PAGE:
• Get up close and personal with the microphone. If you’ve never been on air before, you’ll be surprised by how close you get to the mic. The host will help you determine the right distance, but go in knowing that you’re going to be leaning in. (Note: If you find yourself getting louder as you tell a story or bursting into laughter, be sure to pull back a bit so you don’t make listeners jump!)
  • Paint a picture with your words. Listeners can’t see you during a radio interview, so if you are describing something, make sure to use vivid language to set the scene. As an author, this will probably come naturally! Also remember that nodding or shaking your head won’t work either, so be sure to answer all questions verbally.

When You’re on Television

For many people, a TV appearance can be much more daunting than a radio interview. Yes, the pressure is on a bit more when the cameras are pointed at you—especially if the show is live—but that doesn’t mean you have to sweat it!

  • Ignore the camera. Seems strange, but it’s true. In most interviews, only the host/reporter will be looking at the camera. You’ll be looking at the host as though the two of you are having a conversation. The great part about not having to look into the lens is that you can pretend the camera isn’t even there. Just focus on the conversation, and you’ll be great.
  • Maintain eye contact. This one is always hard for me. In a normal conversation, we look away from each other because it feels awkward, or even rude, to stare into another person’s eyes for too long. But when you’re on camera, you’ll be looking right at the host for most of the segment. It’s okay to look at your book or your surroundings from time to time, but your eyes are moving too much, you can come across as nervous or even a bit shifty. Practice eye contact with a friend—it’s tough at first, but you’ll get the hang of it!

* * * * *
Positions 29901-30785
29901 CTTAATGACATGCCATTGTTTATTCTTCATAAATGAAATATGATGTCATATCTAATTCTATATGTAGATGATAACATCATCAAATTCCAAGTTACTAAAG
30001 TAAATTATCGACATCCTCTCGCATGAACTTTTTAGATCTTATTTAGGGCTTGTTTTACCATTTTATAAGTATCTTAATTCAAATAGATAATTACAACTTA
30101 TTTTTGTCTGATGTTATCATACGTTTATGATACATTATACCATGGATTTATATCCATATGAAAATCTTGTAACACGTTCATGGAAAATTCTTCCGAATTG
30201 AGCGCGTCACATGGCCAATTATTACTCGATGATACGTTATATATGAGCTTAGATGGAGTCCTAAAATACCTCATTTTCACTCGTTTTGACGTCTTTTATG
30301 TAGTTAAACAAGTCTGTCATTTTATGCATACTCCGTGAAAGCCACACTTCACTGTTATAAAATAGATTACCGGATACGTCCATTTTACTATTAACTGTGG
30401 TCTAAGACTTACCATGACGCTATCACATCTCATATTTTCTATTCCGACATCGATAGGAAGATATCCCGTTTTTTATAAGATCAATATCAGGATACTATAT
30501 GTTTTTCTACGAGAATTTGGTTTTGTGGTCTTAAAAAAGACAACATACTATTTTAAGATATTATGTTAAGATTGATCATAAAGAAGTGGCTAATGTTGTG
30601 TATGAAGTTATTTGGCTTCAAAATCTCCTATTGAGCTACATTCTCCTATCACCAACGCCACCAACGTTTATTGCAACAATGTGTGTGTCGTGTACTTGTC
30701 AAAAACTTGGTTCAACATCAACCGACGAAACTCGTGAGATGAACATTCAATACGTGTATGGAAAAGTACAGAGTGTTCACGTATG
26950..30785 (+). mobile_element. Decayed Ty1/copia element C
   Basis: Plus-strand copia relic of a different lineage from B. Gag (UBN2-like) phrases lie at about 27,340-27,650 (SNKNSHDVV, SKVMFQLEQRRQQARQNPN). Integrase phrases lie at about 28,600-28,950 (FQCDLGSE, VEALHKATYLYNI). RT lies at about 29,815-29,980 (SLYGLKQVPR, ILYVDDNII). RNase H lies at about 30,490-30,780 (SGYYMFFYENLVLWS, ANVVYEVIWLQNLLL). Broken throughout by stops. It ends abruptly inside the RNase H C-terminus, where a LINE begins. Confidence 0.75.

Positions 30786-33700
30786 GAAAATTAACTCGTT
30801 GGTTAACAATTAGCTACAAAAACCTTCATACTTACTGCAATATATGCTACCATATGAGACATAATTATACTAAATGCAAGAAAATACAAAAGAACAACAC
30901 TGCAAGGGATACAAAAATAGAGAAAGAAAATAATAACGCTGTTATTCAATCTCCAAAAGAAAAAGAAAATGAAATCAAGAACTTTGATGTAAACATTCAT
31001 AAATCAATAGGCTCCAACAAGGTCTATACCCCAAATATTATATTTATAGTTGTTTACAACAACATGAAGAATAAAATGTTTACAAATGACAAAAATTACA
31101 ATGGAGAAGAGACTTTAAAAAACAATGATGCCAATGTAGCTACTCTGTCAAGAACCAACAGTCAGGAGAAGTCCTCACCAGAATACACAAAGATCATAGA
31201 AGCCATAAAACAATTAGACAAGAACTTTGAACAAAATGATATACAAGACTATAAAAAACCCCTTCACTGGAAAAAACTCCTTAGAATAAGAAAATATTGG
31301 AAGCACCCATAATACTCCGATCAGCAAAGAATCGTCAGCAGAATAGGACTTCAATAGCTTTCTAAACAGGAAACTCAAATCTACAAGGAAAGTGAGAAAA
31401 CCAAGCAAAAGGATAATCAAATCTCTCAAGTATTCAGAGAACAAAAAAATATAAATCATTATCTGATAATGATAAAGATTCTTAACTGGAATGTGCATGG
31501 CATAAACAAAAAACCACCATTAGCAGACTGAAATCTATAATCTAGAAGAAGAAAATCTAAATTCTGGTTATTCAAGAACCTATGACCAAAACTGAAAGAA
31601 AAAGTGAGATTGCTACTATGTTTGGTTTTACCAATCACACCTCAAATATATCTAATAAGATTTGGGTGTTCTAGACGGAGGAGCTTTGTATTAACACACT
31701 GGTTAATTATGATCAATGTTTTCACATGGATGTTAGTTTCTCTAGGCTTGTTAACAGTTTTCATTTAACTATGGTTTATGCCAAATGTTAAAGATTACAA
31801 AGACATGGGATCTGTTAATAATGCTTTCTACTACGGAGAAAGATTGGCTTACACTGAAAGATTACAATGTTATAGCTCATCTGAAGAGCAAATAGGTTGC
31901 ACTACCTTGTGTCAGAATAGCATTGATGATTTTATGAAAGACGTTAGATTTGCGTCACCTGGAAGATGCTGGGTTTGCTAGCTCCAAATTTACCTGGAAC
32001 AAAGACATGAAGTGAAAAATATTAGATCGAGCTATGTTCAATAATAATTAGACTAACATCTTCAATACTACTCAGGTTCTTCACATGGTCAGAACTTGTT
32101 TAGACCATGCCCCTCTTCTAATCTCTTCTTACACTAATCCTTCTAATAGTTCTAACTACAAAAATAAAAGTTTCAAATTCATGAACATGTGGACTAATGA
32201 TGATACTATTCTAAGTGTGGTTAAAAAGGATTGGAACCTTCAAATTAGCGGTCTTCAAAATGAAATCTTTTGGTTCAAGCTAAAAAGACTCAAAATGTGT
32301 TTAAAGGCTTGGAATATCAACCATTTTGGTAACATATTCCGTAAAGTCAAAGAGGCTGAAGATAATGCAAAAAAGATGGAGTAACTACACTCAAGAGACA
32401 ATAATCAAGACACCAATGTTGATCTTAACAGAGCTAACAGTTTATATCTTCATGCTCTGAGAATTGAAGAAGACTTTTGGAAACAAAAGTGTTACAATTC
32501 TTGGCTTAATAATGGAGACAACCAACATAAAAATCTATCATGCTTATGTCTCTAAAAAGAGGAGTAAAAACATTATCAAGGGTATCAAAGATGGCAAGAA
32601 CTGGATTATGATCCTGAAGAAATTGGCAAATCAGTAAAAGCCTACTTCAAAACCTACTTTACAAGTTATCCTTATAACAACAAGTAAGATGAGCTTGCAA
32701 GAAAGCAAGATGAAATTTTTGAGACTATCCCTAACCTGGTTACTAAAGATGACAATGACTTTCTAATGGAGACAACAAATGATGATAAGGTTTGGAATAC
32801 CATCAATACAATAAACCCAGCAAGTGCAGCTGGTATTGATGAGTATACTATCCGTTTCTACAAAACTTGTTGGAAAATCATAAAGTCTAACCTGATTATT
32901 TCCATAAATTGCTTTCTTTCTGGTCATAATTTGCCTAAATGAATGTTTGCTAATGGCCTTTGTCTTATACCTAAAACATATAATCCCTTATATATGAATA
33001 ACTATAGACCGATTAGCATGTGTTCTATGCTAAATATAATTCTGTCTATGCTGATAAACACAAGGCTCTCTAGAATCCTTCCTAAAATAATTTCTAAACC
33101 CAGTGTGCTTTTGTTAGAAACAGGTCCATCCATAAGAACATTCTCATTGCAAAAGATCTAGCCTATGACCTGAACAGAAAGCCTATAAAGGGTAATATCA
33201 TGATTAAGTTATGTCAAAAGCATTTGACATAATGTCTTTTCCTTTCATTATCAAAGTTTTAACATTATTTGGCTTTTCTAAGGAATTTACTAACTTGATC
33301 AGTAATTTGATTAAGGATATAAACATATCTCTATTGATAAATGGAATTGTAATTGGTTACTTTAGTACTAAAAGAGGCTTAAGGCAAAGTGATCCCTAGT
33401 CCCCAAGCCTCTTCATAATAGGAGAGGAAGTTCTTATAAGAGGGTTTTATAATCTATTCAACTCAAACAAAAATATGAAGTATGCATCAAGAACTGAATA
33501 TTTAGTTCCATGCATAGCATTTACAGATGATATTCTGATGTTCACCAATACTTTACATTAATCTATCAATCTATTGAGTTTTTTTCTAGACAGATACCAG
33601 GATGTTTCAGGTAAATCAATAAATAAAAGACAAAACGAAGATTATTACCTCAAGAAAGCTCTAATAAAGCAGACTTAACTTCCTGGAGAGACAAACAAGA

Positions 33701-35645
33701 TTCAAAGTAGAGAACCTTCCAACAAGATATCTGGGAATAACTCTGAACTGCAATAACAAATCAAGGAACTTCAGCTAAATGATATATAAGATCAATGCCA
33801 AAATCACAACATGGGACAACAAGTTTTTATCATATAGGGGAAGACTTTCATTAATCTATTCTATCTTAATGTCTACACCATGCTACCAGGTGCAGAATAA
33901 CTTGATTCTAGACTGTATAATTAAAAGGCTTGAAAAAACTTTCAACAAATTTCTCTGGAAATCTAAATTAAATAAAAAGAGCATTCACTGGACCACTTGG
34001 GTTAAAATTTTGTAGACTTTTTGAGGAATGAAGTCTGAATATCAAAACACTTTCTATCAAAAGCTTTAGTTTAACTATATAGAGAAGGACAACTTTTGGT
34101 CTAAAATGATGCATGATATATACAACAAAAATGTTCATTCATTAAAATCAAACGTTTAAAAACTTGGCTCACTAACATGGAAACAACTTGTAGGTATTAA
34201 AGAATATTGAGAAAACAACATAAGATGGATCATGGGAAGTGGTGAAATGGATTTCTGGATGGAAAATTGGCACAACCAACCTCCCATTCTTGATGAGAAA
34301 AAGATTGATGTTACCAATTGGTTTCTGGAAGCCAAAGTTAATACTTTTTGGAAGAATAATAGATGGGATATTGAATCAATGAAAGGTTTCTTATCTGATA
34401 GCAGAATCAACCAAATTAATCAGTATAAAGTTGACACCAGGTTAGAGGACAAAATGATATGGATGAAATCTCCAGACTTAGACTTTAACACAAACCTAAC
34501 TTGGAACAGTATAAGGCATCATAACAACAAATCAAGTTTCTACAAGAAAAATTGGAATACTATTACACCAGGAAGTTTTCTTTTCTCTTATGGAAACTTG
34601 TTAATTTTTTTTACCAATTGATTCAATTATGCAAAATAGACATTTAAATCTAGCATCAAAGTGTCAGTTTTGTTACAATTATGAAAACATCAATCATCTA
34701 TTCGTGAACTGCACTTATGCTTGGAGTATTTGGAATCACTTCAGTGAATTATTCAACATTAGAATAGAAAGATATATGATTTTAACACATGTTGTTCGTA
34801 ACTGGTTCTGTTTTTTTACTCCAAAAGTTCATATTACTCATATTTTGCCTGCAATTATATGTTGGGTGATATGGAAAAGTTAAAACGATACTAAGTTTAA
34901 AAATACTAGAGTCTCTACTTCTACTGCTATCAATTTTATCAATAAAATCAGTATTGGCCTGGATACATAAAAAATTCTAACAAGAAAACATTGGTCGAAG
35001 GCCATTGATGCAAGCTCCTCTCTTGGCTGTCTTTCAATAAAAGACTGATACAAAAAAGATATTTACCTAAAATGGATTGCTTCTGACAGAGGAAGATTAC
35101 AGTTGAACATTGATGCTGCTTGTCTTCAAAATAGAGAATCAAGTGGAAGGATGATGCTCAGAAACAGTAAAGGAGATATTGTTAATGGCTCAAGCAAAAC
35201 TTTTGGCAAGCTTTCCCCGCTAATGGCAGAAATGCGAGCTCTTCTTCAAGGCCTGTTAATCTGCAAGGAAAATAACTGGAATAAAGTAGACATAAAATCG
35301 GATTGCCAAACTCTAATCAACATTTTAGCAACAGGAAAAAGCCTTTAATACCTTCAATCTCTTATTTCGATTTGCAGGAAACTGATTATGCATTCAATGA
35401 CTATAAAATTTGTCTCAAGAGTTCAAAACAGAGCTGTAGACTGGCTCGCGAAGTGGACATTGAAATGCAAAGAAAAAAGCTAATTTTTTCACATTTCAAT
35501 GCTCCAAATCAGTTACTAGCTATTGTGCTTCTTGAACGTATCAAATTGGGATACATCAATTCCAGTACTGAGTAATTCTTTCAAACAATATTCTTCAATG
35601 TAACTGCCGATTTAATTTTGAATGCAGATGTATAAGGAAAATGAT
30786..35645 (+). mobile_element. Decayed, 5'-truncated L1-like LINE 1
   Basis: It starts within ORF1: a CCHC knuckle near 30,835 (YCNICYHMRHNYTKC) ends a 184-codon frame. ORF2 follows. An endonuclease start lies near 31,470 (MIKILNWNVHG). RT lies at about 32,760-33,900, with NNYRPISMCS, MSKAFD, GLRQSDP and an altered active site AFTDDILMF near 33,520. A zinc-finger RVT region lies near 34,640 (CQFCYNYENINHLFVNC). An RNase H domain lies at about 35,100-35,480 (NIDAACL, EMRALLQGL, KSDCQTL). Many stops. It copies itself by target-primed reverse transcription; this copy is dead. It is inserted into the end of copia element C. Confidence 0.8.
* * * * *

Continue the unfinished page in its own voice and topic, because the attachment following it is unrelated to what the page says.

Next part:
• Smile! It’s as simple as that. In 99% of author interview situations, smiling a little extra will be the way to go. You’ll appear friendly and warm, which will make viewers connect with you. If you’re talking about a more serious subject and smiling doesn’t feel appropriate, make sure you’re still projecting
  • Dress for the occasion. You want to look your best on TV, and you likely know some of the outfits that make you feel confident and that compliment your appearance. Three quick recommendations: 1) Avoid patterned/busy tops as they don’t reproduce well on screen. 2) Know what your background will be (on the set or on the shooting location) so you don’t blend in or clash. 3) Wear an outfit that’s appropriate for the program and for what you’ll be doing (sitting, walking, etc.).
  • Be yourself…with more energy. They say the camera adds 10 pounds, but it also brings down your energy by about 10%. If you’ve ever watched a TV broadcast in person, you’ll notice how reporters or TV personalities pump up their energy when the camera is on. Give your energy an extra little boost before you go on air.

For more tips on acing your interviews, check out the sidebar!

 

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Jillian Bergsma Manning is a contributing editor for Independent Publisher. She loves reading and writing but not arithmetic. Follow her on Twitter at @LillianJaine or on her blog at www.editorsays.com.